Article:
My favorite task she does currently (I have new favorites semi-often) is memorize where exists are. She can help me escape quickly if needed. Very nice for me
     
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  10. lostforgottensoul

    lostforgottensoul I'm a VIP Premium Member Sponsor $100+

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    I can't believe I never answered this question.

    Chopper's tasks (for PTSD only) currently include being that barrier between me and others. That is his most done task while out and I never knew how much that could help until I was seeing the benefits. I went from basiclly freaking out in a store disossiating and moving around without memory to being able to hold conversations with people on a good day and at least being able to get groceries on a bad day. When he is in cover (sitting sideways behind me) he is leaning against my legs which helps anxiety A TON and his head is right there where I rub my knuckles really quickly back and forth on the top of his head and it's a grounding tool I've learned it helps me stay present and ease the anxiety a bit.

    He alerts me to panic, a bad bout of anxiety, and disossiation as well as panic behaviors. It took a while to train this and I think I did so very well. He picks up on irregular breathing patterns. Whether it is quicker breathing, holding my breath, and just that panic like breathing. I recently did a refresher training on this and he can pick up on the slightest change. It's pretty awesome. I also have trained behaviors that I do in the beginning or during a panic attack. Shaking, hand ringing, he intrupts self injury behaviors like skin picking and skin scratching. He alerts to change in heart rate and heart palpitations. And with these alerts I can become aware that a panic attack is on it's way and step off to the side, put Chopper in front of me and deep breath or do grounding techniques or find a place I can sit down in the floor in a place and will have him do deep pressure pressure therapy which calms down the anxiety or panic and if I disocciate I can't go anywhere with a 75 lb dog on top of me.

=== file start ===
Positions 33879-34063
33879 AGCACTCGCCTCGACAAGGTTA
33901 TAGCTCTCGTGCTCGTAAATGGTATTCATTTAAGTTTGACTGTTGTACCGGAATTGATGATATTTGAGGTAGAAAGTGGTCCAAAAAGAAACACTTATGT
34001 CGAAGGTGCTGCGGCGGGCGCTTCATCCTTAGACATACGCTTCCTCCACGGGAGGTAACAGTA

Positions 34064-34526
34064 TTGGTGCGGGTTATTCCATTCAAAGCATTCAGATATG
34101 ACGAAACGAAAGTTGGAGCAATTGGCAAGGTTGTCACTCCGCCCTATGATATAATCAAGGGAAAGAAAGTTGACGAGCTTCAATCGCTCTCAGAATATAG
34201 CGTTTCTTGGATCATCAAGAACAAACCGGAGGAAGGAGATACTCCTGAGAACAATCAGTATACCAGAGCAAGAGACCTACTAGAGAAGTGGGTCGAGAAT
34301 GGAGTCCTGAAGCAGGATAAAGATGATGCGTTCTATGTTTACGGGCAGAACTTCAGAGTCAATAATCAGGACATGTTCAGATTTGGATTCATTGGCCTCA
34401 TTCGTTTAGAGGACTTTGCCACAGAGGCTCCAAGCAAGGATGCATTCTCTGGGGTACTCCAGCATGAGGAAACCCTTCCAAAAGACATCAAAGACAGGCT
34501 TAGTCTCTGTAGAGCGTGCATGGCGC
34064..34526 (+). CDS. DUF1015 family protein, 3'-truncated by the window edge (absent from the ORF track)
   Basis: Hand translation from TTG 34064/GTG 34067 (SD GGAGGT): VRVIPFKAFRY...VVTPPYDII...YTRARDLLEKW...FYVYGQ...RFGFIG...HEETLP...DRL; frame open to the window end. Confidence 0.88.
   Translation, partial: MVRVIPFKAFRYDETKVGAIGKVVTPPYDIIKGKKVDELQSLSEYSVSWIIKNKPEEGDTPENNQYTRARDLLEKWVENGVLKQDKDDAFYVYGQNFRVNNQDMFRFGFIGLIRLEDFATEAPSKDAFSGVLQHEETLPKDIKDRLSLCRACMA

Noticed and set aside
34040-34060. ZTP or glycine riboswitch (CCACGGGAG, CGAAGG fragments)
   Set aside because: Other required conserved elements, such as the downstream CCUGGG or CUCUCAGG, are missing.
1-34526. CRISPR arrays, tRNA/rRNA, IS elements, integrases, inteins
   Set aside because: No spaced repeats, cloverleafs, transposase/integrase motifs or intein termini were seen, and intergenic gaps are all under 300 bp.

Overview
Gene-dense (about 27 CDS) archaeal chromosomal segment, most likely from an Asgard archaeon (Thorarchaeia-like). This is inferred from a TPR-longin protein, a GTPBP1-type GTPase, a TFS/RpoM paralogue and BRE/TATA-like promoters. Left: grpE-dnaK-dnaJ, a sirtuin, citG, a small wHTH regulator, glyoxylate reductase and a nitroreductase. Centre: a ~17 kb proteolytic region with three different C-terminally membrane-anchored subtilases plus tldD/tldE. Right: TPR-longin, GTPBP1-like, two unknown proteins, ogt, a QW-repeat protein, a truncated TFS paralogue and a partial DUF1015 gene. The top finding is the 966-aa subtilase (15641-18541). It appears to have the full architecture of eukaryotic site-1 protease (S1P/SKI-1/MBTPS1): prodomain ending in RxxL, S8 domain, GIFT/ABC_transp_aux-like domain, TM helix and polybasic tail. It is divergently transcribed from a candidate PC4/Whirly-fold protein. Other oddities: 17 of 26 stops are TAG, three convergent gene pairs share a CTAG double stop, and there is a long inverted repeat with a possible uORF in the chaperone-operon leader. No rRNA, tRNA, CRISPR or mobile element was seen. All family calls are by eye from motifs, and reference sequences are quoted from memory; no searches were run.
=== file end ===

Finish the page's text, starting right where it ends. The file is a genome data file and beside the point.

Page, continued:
He also does presistant alerts if I ignore him up to jumping up tapping his paws on my shoulder and what's called intellgent disobdience to alert. Breaking a command I'm telling him to do to alert. All trained.

    He does deep pressure therapy to help calm anxiety and panic. We do this several ways as well. Coming up onto my lap from the floor when I'm sitting in a chair. Coming across a couch. Coming across on the floor. And coming across from the bed onto the recliner that's at the foot of my bed where I sleep. The pressure on your tighs and chest really help calm anxiety and panic pretty quickly.

    He wakes me from nightmares and then will do auto deep pressure therapy until I'm back to sleep. This is where I learned that he sniffs my ear to pick up on heart beat changes. Something he taught himself after a large amount of time training and doing the task.

    He leads me to exits when I need some help finding my way out of a place. This one is a bit new so he's not perfect at it but it's been very helpful when I am starting to disoccoate and start to space out and cannot find my way out. This is being trained along with learning foward mometum and counter balance and how to pull on the vest as I need that leading pressure so all still a bit new.